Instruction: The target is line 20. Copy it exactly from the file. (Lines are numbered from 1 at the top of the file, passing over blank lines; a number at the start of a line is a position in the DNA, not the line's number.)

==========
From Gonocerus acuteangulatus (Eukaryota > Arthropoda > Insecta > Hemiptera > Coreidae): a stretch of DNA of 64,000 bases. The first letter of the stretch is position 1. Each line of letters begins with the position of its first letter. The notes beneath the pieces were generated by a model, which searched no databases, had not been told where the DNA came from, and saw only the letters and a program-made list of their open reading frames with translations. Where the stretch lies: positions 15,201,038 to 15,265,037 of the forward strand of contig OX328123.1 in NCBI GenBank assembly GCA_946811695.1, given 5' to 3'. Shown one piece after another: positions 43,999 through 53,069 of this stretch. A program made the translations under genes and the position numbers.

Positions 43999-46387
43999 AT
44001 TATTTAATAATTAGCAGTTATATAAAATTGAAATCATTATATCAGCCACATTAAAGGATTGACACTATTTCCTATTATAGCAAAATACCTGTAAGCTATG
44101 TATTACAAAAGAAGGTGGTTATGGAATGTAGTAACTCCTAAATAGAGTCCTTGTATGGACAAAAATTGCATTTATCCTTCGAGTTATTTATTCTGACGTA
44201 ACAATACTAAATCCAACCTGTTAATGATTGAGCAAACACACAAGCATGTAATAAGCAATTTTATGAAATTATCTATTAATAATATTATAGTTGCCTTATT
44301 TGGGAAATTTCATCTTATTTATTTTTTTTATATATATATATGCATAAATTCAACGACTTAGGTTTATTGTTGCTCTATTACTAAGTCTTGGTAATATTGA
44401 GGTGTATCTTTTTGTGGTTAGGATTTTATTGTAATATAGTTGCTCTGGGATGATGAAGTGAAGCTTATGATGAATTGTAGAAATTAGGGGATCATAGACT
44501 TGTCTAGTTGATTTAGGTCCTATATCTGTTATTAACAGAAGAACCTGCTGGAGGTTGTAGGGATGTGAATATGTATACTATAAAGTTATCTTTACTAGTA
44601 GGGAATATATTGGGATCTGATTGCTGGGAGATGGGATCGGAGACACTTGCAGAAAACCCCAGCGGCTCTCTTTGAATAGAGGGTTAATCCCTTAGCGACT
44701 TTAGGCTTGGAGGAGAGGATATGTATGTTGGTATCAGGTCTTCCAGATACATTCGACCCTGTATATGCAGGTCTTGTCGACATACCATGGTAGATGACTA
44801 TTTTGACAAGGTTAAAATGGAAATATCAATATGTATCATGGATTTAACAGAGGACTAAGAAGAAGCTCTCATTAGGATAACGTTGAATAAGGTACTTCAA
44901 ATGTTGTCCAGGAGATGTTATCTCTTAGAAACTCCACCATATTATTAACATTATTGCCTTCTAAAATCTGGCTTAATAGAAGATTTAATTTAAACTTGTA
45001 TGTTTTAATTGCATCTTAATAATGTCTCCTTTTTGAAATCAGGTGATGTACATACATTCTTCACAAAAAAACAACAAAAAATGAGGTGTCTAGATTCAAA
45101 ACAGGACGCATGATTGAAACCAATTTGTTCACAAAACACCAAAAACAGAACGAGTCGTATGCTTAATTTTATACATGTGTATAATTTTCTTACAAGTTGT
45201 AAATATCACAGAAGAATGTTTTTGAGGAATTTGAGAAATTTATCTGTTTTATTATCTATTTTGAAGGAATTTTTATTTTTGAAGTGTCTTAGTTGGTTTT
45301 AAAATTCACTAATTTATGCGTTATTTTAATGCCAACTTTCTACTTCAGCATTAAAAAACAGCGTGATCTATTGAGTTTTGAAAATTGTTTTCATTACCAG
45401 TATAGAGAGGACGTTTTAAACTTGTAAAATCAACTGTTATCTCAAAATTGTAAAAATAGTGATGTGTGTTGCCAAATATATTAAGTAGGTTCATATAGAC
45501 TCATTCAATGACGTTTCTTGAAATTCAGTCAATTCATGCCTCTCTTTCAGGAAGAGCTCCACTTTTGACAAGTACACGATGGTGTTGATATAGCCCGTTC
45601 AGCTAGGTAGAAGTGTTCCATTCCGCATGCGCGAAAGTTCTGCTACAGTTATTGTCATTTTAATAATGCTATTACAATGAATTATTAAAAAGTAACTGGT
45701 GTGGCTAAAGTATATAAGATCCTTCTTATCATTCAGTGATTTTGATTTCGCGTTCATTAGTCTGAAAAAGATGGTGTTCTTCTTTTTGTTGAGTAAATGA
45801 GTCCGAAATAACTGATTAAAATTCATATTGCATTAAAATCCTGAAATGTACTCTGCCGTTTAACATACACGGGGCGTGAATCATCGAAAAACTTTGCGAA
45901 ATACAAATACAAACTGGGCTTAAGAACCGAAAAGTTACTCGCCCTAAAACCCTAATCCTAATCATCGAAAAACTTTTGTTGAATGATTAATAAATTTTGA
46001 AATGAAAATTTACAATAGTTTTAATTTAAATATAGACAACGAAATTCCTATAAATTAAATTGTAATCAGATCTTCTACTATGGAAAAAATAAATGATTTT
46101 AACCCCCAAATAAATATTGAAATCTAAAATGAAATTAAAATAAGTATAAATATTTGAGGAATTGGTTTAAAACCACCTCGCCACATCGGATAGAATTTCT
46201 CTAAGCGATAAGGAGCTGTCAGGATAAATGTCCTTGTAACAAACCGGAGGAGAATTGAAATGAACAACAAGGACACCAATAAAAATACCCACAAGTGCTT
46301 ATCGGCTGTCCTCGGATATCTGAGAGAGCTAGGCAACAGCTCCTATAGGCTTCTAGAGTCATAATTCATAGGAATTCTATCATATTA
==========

45601 AGCTAGGTAGAAGTGTTCCATTCCGCATGCGCGAAAGTTCTGCTACAGTTATTGTCATTTTAATAATGCTATTACAATGAATTATTAAAAAGTAACTGGT